This week our offices at the church building are under construction and we are working in whatever nook and cranny we can find. I have found my home at the Stephen A. Schwarzman building of the New York Public Library. This is finals week for seminary and I have been hard at work on two papers. Working in that stunning library has been overwhelming. Did you know there are 75 miles of bookshelves there? Unbelievable.
One of my papers is an exegetical study. I am researching II Corinthians 4: 7-18. I thought I would use my blog entry this week to bring you into my seminary world for a moment. Here is an excerpt from my paper:
Rather than viewing pain as a tool of God to bless our current situations, Paul has the long view: Suffering afflicts the people of God, but the evil of suffering and oppression “does not overturn the purposes of God in an age that is characterized by pain and injustice”. Rather “under his loving hand every evil thing works together for the good—that is, the end-time good— of those who love him” (Barnett, 252-253). The problem with applying Paul’s concept of suffering directly to our lives is that he does not appear to be discussing tornadoes, war, or disease or any other random catastrophe that can befall us. His scope in II Corinthians is limited purely to the suffering that has afflicted him because of his alignment with Jesus Christ. This is an important distinction to make as we all seek to find meaning in our afflictions. The Corinthians were questioning whether Paul should be above affliction and persecution. But if he had been killed in a mudslide, they would probably not be wringing their hands asking “Why, God?!”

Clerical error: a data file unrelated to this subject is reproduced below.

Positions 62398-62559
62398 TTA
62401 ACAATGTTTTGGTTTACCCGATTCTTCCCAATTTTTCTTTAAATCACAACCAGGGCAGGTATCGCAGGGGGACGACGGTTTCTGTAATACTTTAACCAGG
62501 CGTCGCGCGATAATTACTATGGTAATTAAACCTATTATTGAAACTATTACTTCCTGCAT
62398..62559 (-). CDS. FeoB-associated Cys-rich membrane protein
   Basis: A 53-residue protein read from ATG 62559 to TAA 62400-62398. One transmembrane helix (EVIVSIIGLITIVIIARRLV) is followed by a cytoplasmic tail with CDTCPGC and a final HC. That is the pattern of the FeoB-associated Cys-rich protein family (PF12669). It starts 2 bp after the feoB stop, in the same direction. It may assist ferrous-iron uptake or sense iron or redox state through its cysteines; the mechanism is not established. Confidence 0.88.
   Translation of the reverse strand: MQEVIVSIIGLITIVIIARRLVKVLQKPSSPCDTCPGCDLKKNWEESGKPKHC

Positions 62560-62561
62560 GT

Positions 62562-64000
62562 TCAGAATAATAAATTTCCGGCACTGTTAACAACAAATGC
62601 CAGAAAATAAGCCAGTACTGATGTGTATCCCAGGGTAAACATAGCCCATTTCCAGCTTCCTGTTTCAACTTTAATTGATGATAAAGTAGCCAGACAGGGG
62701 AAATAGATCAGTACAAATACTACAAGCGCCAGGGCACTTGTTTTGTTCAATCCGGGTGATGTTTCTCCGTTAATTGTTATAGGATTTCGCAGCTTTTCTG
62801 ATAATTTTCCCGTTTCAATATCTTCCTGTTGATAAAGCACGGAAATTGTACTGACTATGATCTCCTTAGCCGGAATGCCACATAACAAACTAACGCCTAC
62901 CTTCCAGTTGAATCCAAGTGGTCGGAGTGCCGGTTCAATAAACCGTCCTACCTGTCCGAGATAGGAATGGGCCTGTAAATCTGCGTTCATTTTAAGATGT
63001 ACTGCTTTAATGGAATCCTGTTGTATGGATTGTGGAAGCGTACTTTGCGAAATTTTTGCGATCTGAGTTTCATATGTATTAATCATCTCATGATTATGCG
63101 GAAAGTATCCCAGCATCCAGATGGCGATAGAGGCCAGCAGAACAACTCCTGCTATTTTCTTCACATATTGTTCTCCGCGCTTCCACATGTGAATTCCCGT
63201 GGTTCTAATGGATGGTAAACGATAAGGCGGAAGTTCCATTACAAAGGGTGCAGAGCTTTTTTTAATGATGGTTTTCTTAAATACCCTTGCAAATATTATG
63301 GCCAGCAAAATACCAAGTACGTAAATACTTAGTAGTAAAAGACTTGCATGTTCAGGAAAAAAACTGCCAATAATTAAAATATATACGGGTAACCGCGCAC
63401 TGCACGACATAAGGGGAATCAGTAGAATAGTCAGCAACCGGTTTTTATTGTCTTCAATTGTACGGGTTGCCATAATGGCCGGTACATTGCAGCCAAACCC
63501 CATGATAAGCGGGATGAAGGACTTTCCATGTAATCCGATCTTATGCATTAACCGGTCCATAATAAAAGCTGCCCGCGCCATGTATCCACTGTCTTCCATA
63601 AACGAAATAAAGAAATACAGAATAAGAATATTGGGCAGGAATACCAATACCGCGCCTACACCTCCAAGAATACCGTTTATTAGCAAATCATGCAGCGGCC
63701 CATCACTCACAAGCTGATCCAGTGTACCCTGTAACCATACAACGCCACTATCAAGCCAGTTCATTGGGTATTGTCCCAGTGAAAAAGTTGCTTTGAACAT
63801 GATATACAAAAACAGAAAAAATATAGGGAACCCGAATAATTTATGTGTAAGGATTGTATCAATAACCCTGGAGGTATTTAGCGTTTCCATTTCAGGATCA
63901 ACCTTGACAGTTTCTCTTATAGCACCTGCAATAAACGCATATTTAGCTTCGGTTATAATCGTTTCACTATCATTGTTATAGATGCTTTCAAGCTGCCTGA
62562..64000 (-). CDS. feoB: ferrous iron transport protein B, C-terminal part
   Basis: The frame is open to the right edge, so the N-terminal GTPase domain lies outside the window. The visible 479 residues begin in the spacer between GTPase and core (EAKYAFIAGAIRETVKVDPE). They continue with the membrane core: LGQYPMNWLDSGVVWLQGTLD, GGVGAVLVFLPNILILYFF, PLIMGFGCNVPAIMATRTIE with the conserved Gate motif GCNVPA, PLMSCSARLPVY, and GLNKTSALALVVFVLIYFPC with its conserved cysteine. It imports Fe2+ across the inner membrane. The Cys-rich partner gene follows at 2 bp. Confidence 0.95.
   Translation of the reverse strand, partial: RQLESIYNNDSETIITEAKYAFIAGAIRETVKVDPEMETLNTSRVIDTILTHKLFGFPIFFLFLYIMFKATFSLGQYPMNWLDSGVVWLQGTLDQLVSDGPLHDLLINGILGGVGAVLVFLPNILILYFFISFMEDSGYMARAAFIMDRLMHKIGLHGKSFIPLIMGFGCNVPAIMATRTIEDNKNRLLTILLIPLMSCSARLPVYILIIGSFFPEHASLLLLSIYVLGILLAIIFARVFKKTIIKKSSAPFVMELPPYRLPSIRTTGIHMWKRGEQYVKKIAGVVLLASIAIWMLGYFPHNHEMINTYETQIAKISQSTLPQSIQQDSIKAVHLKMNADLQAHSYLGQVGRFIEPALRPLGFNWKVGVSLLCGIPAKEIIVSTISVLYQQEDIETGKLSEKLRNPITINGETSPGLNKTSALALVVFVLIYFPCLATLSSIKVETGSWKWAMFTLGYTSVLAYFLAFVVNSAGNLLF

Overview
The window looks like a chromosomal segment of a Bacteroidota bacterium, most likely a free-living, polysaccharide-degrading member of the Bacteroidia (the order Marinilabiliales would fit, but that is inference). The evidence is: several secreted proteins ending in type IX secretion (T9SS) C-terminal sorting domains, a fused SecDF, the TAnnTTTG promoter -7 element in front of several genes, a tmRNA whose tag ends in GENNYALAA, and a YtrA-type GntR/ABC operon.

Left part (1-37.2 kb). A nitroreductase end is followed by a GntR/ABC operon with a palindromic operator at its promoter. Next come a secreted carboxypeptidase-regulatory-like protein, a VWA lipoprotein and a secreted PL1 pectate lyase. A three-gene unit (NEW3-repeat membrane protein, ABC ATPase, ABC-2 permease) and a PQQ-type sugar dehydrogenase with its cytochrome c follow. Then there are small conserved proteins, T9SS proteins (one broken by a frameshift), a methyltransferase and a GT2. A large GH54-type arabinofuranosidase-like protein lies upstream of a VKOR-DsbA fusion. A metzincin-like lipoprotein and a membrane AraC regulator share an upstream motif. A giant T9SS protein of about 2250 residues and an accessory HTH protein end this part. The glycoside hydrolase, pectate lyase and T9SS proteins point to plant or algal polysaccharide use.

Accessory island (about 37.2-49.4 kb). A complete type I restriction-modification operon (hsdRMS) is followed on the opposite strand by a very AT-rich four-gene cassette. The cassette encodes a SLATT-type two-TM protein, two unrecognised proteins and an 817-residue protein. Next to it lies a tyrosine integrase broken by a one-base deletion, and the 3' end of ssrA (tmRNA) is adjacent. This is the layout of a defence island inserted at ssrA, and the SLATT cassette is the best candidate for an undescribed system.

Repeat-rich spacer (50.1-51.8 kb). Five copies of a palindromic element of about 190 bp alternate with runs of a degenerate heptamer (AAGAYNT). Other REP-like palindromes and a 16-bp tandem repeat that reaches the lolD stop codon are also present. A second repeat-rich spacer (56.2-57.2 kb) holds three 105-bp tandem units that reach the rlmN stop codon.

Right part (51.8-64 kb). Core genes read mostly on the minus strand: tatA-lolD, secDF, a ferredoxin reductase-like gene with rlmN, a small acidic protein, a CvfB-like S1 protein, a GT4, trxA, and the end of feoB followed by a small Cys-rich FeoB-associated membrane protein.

Fascinating stuff, right?
Barnett, Paul. The Second Epistle to the Corinthians. Grand Rapids, Mich.: W.B. Eerdmans Pub., 1997.